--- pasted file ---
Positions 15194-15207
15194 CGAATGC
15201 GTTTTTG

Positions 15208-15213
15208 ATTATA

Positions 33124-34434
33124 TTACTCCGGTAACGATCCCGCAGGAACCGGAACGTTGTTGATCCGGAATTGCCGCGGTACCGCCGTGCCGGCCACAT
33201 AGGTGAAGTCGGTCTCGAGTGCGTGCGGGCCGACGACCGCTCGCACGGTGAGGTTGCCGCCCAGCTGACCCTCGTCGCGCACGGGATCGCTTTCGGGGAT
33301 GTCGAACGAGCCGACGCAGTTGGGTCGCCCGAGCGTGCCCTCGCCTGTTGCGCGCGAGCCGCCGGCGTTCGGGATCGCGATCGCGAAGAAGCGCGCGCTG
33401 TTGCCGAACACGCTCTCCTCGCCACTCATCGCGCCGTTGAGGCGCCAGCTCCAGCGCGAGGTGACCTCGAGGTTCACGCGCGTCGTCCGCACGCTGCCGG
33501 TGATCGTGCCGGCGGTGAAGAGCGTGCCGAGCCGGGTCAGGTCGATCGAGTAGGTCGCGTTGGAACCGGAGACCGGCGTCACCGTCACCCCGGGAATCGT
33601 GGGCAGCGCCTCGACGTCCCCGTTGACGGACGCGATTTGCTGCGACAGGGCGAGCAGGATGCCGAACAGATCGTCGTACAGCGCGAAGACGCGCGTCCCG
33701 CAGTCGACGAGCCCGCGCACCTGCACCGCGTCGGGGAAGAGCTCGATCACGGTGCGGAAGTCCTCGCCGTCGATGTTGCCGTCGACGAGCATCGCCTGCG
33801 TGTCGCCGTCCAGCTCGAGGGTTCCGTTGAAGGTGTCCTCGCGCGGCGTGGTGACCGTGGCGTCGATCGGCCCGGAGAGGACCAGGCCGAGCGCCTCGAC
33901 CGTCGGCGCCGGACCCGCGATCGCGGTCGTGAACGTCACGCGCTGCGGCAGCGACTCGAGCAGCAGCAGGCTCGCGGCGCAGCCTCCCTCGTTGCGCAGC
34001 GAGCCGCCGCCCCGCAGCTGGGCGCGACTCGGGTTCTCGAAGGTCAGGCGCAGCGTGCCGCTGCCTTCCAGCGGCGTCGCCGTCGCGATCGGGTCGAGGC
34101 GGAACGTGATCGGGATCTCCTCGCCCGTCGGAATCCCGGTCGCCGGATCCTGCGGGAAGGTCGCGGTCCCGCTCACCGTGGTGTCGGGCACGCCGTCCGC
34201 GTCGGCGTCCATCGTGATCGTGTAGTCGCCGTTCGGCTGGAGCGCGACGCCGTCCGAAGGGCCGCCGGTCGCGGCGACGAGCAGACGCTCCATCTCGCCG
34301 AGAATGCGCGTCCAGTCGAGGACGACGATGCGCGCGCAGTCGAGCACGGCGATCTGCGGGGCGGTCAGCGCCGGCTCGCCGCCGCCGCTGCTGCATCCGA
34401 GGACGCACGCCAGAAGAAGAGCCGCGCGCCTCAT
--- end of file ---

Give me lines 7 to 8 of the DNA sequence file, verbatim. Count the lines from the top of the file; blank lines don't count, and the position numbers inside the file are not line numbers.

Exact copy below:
33124 TTACTCCGGTAACGATCCCGCAGGAACCGGAACGTTGTTGATCCGGAATTGCCGCGGTACCGCCGTGCCGGCCACAT
33201 AGGTGAAGTCGGTCTCGAGTGCGTGCGGGCCGACGACCGCTCGCACGGTGAGGTTGCCGCCCAGCTGACCCTCGTCGCGCACGGGATCGCTTTCGGGGAT